What kinds of cannabis are ideal for making solventless concentrates?
Having a pipeline of high quality self-cultivated or purchased material is essential to being successful with solventless processing and many businesses do a mixture of both. THC-dominant strains are the most popular, but now some top tier CBD cultivars are also being used for solventless processing. In most instances this comes in the form of procuring fresh frozen cannabis, which is used to make ice water hash, which is then sold as-is or more likely pressed into live rosin. Since the dry sift, ice water hash, and rosin extraction processes do not offer any remediation capabilities, the cannabis used must be contaminant-free and highly resinous. Businesses must be more mindful of the quality of the cannabis they are using in order to maximize their profitability, but the rewards for finding and processing winning material are very high.
Ice water hash, otherwise known as bubble hash, is experiencing a renaissance. Why is that?
Ice water hash has been made since at least the 70s, but with the rise of rosin in the latter half of the last decade, its utility as the product of choice to press has become evident for a few reasons. First, ice water hash made with fresh frozen cannabis is maintained below freezing which preserves the majority of the plant’s living terpene profile. This allows processors to bring the full expression of the original plant to life in their full melt or live rosin. Second, now that solventless extraction techniques have rapidly increased in sophistication, extractors can use high quality bubble hash to make every imaginable texture of live rosin, 100% solventless rosin cartridges, and more, making it a very versatile product.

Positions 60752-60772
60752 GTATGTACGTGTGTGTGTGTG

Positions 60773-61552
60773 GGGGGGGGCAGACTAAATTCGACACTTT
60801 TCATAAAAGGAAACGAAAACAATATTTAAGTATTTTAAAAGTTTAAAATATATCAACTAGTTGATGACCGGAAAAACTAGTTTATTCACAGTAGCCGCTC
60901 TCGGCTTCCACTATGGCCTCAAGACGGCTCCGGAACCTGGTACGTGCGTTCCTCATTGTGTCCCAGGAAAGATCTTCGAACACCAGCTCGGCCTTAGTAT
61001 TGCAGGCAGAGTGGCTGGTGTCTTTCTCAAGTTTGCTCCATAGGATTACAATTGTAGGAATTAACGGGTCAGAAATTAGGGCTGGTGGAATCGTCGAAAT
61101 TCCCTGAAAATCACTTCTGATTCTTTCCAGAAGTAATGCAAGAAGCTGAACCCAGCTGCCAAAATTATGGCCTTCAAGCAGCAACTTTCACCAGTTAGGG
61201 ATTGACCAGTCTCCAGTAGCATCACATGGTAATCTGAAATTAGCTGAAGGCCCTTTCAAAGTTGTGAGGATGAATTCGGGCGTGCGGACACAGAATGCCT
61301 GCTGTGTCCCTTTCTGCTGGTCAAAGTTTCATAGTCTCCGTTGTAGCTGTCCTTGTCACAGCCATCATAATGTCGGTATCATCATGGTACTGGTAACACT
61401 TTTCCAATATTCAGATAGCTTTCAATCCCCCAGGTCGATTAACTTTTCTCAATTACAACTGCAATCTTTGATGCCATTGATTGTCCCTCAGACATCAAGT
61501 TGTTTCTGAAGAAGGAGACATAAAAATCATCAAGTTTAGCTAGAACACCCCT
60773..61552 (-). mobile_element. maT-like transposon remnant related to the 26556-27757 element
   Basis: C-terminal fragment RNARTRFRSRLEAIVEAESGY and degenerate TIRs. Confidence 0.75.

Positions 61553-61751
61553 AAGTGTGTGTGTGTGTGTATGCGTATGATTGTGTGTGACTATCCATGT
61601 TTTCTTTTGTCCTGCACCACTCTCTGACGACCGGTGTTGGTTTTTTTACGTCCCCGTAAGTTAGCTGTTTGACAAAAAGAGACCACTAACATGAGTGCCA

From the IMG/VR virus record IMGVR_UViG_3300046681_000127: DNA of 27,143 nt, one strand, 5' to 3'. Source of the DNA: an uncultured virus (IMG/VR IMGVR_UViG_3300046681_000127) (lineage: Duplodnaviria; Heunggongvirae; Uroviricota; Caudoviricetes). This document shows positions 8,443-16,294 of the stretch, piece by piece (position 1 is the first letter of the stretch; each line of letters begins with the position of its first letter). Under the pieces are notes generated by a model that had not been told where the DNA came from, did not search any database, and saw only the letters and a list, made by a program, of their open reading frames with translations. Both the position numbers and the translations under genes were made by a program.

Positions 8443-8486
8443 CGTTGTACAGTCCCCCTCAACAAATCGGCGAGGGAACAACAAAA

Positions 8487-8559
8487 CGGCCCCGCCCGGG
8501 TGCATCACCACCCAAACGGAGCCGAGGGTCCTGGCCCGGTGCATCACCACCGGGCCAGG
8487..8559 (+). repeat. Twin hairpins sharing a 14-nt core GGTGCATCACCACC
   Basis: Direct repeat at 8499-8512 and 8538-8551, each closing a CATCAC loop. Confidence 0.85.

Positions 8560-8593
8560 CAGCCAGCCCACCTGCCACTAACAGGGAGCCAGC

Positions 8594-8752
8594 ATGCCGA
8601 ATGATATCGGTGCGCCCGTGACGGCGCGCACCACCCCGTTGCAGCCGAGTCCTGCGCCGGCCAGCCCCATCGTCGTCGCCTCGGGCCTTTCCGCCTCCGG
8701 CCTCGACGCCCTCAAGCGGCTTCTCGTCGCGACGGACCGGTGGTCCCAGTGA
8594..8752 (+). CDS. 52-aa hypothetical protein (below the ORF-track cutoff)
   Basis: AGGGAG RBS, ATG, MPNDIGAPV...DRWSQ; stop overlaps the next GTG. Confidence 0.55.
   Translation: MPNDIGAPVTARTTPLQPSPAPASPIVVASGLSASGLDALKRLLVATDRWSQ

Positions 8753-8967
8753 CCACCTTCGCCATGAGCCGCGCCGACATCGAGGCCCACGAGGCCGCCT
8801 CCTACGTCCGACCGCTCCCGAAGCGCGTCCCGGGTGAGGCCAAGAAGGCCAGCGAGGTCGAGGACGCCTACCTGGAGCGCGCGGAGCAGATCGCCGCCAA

Is it true that you can make a vape cartridge with just rosin?
This is true, but it does require mastery of the ice water hash process first. There are a lot of ways to make vape cartridges, but perhaps none are more exciting to consumers than actual pure solventless rosin options due to some of the lingering negative connotations of CO2 and distillate vapes from the EVALI vape crisis of 2019-2020. Rosin vape cartridges are made with high quality bubble hash or dry sift that is then pressed and mechanically separated into raw solventless THCA and terpenes. Afterwards, a recombination process takes place that requires training and skill to get a consistent viscosity that works with modern vape hardware. It’s for these reasons that solventless rosin cartridges typically retail for over $50 or more per half gram in North American markets and are simply unavailable in most others. This is pretty much the holy grail for any solventless division as these kinds of cartridges appeal to very broad audience
To find out more about PurePressure, visit their website here.
The Cannabis Extraction Report takes a detailed look at the extraction industry, analysing methods of extraction, the types of extracts and extract-based products currently available, technology advances, supply chains, and an in-depth look at the North American and European markets, and the regulations that currently govern extraction in these geographies.